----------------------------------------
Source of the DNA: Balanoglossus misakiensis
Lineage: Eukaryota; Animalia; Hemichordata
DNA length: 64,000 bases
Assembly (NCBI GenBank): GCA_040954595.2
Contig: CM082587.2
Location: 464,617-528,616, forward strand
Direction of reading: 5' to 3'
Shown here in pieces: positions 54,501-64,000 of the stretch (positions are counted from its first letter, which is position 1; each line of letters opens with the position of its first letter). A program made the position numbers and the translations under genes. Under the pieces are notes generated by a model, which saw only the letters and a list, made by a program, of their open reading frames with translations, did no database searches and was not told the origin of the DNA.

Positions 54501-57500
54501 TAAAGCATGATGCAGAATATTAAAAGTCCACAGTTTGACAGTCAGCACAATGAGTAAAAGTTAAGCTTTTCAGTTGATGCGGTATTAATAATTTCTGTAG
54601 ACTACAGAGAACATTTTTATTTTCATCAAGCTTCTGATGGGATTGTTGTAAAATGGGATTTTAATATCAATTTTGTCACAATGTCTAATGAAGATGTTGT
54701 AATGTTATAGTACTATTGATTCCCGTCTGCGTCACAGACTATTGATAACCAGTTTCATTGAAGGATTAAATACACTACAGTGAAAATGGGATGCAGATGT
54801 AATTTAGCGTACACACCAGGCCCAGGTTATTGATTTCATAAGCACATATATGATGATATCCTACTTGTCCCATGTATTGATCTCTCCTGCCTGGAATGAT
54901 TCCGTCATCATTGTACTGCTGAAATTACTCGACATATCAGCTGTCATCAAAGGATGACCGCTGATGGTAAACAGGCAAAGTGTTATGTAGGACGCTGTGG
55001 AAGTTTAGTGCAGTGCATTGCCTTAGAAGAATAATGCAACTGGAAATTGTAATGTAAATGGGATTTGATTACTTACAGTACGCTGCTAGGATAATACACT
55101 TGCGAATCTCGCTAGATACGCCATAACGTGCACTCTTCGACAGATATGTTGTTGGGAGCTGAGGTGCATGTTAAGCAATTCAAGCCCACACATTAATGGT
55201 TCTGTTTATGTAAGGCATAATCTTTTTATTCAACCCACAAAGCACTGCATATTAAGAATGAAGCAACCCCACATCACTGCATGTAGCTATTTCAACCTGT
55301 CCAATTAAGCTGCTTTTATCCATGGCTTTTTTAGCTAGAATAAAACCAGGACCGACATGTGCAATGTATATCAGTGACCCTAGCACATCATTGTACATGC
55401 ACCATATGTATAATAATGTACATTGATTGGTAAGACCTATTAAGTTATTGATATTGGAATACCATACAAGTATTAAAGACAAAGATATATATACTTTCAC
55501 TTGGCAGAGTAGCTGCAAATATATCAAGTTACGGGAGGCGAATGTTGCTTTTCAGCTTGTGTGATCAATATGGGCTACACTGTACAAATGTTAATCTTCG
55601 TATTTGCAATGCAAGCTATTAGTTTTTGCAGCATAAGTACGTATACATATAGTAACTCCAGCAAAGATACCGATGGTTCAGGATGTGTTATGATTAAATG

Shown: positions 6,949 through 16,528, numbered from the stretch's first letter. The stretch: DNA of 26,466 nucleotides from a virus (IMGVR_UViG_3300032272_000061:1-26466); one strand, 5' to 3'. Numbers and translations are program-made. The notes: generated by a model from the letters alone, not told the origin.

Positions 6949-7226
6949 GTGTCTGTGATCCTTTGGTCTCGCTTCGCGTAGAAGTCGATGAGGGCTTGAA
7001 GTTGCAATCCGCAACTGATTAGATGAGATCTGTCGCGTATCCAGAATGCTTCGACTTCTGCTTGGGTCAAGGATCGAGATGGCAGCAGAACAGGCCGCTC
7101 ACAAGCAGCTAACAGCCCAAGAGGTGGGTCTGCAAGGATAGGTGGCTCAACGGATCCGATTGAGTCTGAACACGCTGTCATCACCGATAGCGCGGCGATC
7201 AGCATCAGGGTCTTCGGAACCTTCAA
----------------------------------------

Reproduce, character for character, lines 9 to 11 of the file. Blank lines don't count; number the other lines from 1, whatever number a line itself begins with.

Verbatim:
Positions 54501-57500
54501 TAAAGCATGATGCAGAATATTAAAAGTCCACAGTTTGACAGTCAGCACAATGAGTAAAAGTTAAGCTTTTCAGTTGATGCGGTATTAATAATTTCTGTAG
54601 ACTACAGAGAACATTTTTATTTTCATCAAGCTTCTGATGGGATTGTTGTAAAATGGGATTTTAATATCAATTTTGTCACAATGTCTAATGAAGATGTTGT